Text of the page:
Most of the deserts take a drink theme, though they are somewhat in flux due to pending decisions about equipment, staff, and the amount of alcohol we want on the menu. For instance I'd love to do fired ice cream here since we have such a strong Mexican sub theme running though the menu, but the reality of refrigeration in Kathmandu may just make this not an option we're comfortable with depending on what we decide to do for a generator. Remember in the winter we go for up to 18 hours with no electricity here. Another thing to consider is that while the deserts would be unique and novel here the use of alcohol does scare a number of people off. Despite the fact that all of it is cooked off in most of these dishes or that it is minute amounts being used for flavoring, people that are anti-alcohol just won't order items with it in the name. They still order things like tirammisu, which has brandy, but since it isn't in the name it doesn't bother them...but I digress. We currently have two items with no alcohol at all, but I might try to make it more clear that some of these have virtually no booze in them or offer "virgin" versions of them, which will hardly be any different aside from easing the concerns of the overly cautious.  

Graphically I continued down the same path. For those curious the bust is of Marcus Aurelius, a stoic philosopher whose meditations I highly recommend and who is considered the last of the five good emperors of Rome. The fiesta goat with the sombrero was a needed addition, as some of us had pushed to have the name of the restaurant be " The Goat & Carrot". In the west we find goats to generally be a source of humor, in the east they are more often just a source of food, and thus the humor doesn't translate well. That said, it's hard not to find a goat in a hat with the words "fiesta" next to him at least a little funny. All that and I just like goats. The one thing that stands out in my mind on my trip to London, aside from what a great cosmopolitan city it is with great inexpensive theater, is the voice reminding me to "please mind the gap", and so I thought I'd throw the Brits a bone and put the underground slogan on there.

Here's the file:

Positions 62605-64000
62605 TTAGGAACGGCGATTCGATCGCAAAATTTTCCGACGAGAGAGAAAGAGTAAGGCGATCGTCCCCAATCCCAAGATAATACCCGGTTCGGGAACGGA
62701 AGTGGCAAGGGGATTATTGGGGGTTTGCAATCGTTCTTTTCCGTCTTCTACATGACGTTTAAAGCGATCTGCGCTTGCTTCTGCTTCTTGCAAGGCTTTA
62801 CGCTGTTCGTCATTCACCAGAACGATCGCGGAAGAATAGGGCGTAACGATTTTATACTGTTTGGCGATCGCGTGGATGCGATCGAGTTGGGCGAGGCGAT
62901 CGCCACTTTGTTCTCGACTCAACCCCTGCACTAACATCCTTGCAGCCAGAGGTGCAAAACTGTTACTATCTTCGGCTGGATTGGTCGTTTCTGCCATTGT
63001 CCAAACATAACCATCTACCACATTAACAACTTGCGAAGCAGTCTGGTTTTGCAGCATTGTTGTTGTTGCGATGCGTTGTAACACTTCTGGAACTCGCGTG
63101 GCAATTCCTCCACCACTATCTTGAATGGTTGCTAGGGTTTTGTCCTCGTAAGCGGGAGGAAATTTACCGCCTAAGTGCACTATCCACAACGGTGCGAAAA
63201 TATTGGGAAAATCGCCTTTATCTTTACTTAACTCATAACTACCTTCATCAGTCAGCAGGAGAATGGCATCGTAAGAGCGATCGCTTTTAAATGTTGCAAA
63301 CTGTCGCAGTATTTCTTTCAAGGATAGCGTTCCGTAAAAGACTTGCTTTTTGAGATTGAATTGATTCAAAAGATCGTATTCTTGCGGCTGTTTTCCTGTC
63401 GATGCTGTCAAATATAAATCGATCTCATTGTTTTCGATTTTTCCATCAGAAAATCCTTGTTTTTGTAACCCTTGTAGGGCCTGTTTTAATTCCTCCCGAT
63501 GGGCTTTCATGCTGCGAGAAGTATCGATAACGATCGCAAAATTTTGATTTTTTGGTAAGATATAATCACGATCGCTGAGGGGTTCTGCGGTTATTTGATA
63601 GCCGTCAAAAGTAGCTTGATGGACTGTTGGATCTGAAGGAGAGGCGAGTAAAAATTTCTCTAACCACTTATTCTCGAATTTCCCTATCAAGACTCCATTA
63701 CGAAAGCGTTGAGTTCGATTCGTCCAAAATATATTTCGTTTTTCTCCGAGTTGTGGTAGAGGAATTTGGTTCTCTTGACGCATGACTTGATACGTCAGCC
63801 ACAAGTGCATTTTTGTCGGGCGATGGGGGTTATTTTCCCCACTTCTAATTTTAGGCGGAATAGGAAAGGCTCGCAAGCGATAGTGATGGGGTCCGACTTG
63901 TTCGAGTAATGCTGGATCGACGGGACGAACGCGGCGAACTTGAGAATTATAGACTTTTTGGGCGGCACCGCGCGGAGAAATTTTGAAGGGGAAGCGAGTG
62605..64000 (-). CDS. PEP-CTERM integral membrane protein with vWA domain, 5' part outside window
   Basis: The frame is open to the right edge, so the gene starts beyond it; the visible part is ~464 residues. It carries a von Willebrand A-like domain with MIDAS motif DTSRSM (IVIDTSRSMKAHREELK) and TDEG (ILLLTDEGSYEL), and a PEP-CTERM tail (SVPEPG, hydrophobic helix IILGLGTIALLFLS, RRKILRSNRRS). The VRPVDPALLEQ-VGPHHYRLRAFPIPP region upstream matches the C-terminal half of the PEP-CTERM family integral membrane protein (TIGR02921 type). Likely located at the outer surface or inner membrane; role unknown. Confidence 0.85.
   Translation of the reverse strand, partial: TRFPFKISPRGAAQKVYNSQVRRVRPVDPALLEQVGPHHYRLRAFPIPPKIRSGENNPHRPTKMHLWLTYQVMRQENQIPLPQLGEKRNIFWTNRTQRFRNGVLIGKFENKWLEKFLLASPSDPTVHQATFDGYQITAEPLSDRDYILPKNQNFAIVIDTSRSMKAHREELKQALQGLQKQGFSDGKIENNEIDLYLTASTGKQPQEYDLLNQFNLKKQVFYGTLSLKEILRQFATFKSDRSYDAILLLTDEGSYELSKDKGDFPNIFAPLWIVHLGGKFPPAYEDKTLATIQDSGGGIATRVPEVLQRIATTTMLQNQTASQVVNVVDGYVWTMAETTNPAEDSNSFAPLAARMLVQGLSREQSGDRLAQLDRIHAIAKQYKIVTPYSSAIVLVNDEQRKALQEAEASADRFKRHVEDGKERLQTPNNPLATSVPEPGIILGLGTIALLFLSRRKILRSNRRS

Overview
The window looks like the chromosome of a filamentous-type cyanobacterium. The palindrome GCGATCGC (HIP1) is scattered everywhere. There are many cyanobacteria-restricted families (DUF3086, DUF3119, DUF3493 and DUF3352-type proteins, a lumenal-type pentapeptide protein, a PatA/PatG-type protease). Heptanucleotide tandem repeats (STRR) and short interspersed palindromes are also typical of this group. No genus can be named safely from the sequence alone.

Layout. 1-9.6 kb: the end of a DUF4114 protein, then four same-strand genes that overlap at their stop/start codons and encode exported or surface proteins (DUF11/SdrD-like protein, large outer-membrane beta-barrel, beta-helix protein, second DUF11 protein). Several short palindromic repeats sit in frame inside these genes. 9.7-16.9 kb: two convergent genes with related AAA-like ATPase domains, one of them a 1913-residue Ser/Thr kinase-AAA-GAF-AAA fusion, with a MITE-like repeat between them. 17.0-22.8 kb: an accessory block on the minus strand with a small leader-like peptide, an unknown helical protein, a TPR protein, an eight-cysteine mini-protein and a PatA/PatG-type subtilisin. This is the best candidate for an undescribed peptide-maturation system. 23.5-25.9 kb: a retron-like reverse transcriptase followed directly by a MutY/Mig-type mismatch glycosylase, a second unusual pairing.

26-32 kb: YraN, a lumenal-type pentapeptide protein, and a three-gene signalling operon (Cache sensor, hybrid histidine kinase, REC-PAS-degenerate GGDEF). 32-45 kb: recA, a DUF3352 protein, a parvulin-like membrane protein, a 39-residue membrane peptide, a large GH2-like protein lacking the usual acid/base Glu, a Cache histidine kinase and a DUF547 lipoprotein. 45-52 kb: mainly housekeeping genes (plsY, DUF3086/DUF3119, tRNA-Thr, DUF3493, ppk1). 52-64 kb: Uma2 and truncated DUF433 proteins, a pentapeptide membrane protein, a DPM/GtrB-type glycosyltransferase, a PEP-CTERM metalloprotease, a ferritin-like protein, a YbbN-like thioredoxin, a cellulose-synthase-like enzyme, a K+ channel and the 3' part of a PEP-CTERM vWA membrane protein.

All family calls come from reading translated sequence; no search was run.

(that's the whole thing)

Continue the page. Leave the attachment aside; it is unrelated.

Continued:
The back page is where we decided to put the cocktails and alcoholic drinks, along with a brief blurb about the restaurant and myself (so people knew who the hell this Brian guy is). I went in a slightly different direction with the drink section, giving it a blue tone and a kind of sea side pirate-ish theme. The map in the background is an old one of the Caribean, the bottle of rum has a skull and bones on it, there's a message in a bottle, and there is a palm tree that was a pain in the ass to cut and blend into this. Although I barely drink, I was a bartender for a couple years and am quite excited about some of the drinks we can do here. As Nepal has no history of cocktails, and because ice and refrigeration are harder to come by than they should be, there is very little in the way of properly mixed drinks here. Things like bitters are unknown as are many liqueurs and flavorings such as sour mix. So I'm hoping to add a really nice selection of good looking drinks to the city. Another thing you just don't see here are drinks by the pitcher, which are great for social get togehters.  I'm hoping to pick up a Margarittaville frozen concoction maker while I'm in the US and make proper frozen drinks with shaved ice, not the crap that you end up chewing on if you use a blender. Although also unknown at this time we will also have a group of drinks that each of our owners creates. Mine is listed, but I'm waiting for the rest from the others.

Although the menu still needs to get priced out, and some decisions still need to be made about exactly what we will serve it's getting much closer to being what we all want it to be. Hopefully for those of you in Kathmandu you'll be able to order off of it by the end of the Fall.


  1. I'll forgive you for only having one vegetarian burger in light of how amazing the Mexican options look. I'm planning a return trip to KTM in Jan or Feb next year - but I'm having to try and convince my boyfriend that it actually is for work and not for the promise of chipotle, pesto and edible cheesecake...

  2. Thanks Lauren! In my defense of the veggie burger you'll notice that it has the option of three different marinades as well as three different cheeses, giving you a number of combination. Making it just a single entry was more a problem of space than options. Besides if you really just want it served like one of the other burgers subbing a veggie patty, just ask. Be sure to stop by if you make it over here!

  3. Wow, I'm excited to see your menu, and can't wait to stop in next time I'm in Nepal! Don't know when that will be, but hopefully sooner than later! Good luck!